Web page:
a true story written by a doctor who worked in Africa .
One night I had worked hard to help a mother in the labor ward; but in
spite of all we could do, she died, leaving us with a tiny, premature
baby and a crying two-year-old daughter. We would have difficulty
keeping the baby alive; as we had no incubator (we had no electricity
to run an incubator).
We also had no special
Although we lived on the equator, nights were often chilly with
treacherous drafts. One student midwife went for the box we had for
such babies and the cotton wool that the baby would be wrapped in.
went to stoke up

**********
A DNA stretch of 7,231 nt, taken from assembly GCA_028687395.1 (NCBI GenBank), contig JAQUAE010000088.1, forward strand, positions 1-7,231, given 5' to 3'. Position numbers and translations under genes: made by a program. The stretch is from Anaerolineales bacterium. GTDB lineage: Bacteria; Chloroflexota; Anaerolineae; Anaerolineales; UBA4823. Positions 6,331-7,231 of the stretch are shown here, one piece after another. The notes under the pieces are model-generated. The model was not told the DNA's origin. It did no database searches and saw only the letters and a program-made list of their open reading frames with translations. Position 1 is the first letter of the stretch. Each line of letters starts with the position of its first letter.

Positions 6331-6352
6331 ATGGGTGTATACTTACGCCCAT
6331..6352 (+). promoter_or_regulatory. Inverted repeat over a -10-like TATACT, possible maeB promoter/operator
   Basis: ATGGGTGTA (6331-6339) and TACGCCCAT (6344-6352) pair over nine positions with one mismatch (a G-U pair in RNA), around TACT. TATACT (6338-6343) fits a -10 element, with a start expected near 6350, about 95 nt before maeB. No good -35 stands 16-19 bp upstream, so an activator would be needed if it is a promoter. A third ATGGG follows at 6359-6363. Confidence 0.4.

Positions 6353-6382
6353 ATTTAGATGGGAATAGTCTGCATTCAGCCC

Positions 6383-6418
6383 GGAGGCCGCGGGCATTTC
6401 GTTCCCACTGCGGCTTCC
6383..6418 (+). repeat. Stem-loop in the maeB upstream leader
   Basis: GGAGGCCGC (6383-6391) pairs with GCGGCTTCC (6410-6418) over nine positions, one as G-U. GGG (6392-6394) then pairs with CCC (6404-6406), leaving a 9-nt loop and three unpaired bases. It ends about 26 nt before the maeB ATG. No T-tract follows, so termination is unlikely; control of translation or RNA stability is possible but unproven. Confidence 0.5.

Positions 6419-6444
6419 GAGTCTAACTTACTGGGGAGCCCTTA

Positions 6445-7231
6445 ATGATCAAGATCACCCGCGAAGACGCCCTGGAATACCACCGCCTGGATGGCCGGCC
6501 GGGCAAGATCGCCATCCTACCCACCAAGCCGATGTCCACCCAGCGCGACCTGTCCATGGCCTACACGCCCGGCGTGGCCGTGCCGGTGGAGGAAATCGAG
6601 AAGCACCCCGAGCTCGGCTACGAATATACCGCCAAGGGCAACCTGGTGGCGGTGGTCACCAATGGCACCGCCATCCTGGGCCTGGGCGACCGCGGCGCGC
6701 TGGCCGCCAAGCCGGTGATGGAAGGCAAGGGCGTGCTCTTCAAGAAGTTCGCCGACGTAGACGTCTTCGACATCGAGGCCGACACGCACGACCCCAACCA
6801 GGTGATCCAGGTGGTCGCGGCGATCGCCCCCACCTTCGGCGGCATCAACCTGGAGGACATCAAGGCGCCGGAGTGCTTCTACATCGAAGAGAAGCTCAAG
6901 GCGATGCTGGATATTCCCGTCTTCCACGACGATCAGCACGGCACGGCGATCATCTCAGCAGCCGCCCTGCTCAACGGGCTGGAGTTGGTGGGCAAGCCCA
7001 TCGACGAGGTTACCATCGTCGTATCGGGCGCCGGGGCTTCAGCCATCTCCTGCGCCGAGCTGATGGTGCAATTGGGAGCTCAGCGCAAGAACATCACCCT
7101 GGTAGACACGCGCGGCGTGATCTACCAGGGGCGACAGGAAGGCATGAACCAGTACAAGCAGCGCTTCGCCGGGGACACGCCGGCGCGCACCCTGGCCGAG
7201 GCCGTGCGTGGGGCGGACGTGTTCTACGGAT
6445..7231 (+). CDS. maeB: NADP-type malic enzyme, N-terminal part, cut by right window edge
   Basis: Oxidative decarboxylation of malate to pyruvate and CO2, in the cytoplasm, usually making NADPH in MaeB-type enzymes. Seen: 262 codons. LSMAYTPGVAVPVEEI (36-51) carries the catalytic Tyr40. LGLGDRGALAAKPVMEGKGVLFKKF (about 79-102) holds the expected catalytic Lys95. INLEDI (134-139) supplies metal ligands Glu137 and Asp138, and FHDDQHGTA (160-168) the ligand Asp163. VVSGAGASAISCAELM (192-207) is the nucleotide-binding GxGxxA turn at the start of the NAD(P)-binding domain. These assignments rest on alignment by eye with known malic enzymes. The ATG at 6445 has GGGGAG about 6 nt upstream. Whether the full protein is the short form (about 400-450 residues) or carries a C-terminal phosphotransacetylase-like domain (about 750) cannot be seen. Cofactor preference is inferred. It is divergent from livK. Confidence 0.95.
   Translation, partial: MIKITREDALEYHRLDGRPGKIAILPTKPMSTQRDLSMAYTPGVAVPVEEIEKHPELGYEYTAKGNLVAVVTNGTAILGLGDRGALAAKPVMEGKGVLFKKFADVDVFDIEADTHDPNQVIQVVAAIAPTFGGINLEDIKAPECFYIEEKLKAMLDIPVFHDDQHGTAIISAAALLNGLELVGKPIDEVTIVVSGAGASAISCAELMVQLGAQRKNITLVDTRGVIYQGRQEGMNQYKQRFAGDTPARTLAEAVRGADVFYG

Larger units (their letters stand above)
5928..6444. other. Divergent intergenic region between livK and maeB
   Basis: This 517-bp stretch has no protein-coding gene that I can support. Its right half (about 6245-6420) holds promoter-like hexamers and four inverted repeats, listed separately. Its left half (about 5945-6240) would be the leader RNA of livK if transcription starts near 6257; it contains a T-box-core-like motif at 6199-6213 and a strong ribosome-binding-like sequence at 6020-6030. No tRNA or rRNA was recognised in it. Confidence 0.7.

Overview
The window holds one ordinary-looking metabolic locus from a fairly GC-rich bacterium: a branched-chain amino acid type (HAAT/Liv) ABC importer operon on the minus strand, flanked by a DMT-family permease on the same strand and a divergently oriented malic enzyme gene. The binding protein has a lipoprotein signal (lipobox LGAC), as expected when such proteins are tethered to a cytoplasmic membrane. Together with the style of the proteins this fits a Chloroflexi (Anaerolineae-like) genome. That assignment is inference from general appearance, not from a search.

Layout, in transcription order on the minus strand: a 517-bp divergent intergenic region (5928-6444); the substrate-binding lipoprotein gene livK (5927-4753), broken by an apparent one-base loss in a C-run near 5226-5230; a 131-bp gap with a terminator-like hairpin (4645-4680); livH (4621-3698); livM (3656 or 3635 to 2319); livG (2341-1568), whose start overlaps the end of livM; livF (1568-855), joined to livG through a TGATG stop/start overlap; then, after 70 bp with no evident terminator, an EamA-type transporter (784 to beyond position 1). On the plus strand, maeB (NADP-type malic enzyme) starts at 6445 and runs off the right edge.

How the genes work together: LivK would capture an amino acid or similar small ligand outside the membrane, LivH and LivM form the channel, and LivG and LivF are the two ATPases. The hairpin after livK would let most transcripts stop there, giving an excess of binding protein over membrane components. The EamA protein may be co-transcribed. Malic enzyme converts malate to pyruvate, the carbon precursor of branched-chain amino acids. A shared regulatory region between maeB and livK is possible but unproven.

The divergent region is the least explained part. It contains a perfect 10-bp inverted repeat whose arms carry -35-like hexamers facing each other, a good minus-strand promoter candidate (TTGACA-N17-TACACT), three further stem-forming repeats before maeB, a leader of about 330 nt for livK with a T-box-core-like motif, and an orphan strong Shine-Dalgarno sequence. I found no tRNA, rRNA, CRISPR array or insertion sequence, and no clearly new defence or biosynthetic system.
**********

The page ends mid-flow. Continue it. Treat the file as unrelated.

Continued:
the fire and fill a hot water bottle. She came back shortly in distress
to tell me that in filling the bottle, it had burst (rubber perishes
easily in tropical climates)..
'And it is our last hot water bottle!' she exclaimed. As in the West,
it is no good crying over spilled milk, so in Central
Africa it might be considered no good crying over burst
water bottles. They do not grow on trees, and there are no drugstores
down forest pathways.
' I said, 'put
the baby as near the fire as you safely can, and sleep between the baby
and the door to keep it free from drafts Your job is to keep the baby
following noon, as I
did most days, I went to have prayers with any of the orphanage
children who chose to gather with me. I gave the youngsters various
suggestions of things to pray about and told them about the tiny baby.
I explained our problem about keeping the baby warm enough, mentioning
the hot water bottle, and that the baby could so easily die if it got
chills. I also told them of the two-year-old sister, crying because her
mother had died.